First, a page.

tishaturk: (professional geek)
I've spent the semester on a research fellowship at the University of Minnesota's Institute for Advanced Study. Fellows meet weekly for lunchtime presentations of our work in progress. My presentation was today; I was supposed to be talking about the role of music in vids (which is the topic I've been researching this semester as a break from the book). Except I didn't actually get very far, because people had so many basic questions about vidding and fandom -- really good questions, but still. I had an hour and fifteen minutes, and I still got through only half of the material that I wanted to, most of which was the inevitable "here's what vids are and why they matter" introductory material and not the new stuff I've been thinking about.

So I am hoping to use this blog to post snippets of the actual research and thinking over the next few weeks.

I did, at least, get to show some vids -- not a full-fledged vidshow or anything, but a small selection rather than just a single vid (which is what I usually have to do when I'm presenting). It was really important to me that this group get to see more of a variety of subjects and styles and genres, even though of course it's still only a tiny fraction of the range of things vids are and do.

Here's what I showed:

[livejournal.com profile] sloanesomething, “Star Trek Dance Floor” (Star Trek)
[personal profile] violace, “King and Lionheart” (Pacific Rim)
[personal profile] kass, “Becoming Brothers” (Friday Night Lights)
[personal profile] laurashapiro, “Hurricane” (Farscape and Battlestar Galactica)
[livejournal.com profile] bradcpu, “Moonlight” (Sleepy Hollow)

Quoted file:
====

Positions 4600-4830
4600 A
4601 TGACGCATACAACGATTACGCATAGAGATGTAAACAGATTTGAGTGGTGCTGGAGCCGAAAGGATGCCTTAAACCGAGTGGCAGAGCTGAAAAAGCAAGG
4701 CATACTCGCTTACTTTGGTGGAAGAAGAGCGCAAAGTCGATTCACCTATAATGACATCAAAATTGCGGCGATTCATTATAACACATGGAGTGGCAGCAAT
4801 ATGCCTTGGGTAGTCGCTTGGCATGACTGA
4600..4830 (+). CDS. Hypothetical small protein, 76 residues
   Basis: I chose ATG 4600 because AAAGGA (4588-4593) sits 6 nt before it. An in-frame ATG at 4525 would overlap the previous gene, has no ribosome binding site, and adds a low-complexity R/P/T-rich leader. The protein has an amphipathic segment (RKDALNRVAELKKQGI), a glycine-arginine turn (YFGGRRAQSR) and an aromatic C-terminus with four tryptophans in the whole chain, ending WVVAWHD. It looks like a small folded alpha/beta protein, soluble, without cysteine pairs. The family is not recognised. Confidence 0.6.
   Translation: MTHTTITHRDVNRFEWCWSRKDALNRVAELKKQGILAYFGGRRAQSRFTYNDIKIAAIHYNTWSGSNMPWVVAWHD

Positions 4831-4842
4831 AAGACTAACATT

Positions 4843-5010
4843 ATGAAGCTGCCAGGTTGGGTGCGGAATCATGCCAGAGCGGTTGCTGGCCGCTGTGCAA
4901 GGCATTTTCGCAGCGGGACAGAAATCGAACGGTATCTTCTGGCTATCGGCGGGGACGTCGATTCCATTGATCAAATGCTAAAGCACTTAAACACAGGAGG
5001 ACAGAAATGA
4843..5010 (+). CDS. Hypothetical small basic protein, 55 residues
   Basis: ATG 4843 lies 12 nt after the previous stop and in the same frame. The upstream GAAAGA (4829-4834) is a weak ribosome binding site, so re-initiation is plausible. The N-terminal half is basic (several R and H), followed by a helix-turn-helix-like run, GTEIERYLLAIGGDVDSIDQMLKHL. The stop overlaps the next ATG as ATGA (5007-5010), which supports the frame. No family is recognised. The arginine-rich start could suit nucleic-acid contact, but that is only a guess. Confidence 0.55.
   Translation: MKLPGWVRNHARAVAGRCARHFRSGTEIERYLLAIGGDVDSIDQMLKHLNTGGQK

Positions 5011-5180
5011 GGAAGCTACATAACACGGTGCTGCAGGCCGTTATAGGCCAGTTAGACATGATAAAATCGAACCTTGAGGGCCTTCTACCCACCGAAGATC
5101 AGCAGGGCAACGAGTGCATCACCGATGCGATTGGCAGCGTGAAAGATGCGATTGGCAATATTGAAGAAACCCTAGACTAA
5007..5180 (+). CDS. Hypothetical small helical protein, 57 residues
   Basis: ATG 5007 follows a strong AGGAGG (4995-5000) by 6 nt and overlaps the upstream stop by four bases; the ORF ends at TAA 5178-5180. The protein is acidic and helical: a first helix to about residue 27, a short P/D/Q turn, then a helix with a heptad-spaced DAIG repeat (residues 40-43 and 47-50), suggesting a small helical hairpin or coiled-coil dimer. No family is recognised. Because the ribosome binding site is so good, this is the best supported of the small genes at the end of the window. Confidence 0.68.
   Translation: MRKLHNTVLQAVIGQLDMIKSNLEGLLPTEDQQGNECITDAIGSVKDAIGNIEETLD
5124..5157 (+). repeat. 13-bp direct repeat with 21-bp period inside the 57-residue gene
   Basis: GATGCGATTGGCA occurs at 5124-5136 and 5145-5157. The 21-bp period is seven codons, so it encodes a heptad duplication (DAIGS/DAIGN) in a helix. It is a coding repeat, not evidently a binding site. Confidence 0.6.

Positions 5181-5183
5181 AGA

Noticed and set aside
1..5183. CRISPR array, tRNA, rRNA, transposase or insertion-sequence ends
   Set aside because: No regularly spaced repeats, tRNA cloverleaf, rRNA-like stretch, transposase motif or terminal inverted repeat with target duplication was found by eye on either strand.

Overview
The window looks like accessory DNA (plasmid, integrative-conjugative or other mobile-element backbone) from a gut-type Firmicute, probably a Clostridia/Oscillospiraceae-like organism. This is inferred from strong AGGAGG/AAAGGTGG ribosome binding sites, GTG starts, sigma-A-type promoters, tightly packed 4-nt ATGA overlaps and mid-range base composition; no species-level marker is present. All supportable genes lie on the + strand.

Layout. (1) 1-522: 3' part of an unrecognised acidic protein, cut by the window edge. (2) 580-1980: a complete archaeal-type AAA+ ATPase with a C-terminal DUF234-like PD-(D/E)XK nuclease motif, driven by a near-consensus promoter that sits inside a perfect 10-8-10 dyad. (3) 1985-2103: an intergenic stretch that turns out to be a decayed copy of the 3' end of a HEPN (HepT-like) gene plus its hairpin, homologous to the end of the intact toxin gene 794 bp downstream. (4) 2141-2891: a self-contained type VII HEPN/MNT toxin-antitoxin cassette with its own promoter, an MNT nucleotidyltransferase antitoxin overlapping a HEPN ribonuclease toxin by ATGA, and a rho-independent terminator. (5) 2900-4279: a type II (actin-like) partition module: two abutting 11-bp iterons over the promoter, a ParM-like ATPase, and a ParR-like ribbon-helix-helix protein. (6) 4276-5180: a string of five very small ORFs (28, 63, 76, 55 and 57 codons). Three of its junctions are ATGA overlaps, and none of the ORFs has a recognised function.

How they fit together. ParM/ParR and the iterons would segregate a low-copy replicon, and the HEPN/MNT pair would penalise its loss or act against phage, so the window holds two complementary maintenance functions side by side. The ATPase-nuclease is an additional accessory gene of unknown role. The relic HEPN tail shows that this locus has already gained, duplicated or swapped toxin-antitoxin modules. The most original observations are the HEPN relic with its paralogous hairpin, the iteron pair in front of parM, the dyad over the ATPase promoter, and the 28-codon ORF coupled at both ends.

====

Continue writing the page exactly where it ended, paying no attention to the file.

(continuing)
I report with great pleasure that, after the presentation, a total of five people told me that now they really want to see Pacific Rim, Sleepy Hollow, and/or Friday Night Lights. Well done, vidders!
tishaturk: (pen)
For reasons that don't need exploring at this juncture, I have just spent most of an hour reading through selected write-ups from [livejournal.com profile] strangefandom, and let me tell you, I needed that laugh this afternoon. Oh man. *wipes eyes* Good times, good times.
tishaturk: (pen)
Issue no. 9 of Transformative Works and Cultures came out yesterday; it's focused on Fan/Remix Video, and it looks amazing—I am really, really looking forward to reading the whole thing. It includes an essay I wrote with Joshua Johnson, a former student of mine, called "Toward an ecology of vidding." I'm really proud of this essay, and I'm hoping it will form part of the basis for a longer project, so I'm already thinking about how to revise and expand it. If you read it and have thoughts about it, I'd love to hear them; you can post comments at TWC, comment here, send me an email, whatever. All feedback is welcome: points you liked, points you disagreed with, points that need expansion or clarification, things we missed, anything!

As I was re-reading the essay for the final proofreading, I thought of something that was really important to me (I can't speak for Josh here) while we were working on it, but which was a little too meta to easily integrate into the essay itself, so I thought I'd write about it here instead.

One of the things I wanted to do in this essay was to write about a typical vid rather than an unusual vid.

More about this under the cut )

I suspect that sometimes we downplay 'ship vids because we're worried that other academics won't take those vids seriously, or maybe even because we ourselves are nervous about discussing explicitly romantic vids in an academic context, but as a feminist I worry about this tendency. Saying or implying that 'ship vids aren't serious or aren't worthy of study, or are worthy only if they have some other historical or analytical significance, seems to me to be a profoundly problematic thing to do, so I'm hoping to counter this tendency more explicitly in my upcoming work.

...long post is long, but my point is that I had a blast writing about [personal profile] lamardeuse's vid, and I really appreciate her permission to do it, and I want to write more about the kinds of vids that I first fell in love with.

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Tisha Turk

November 2016

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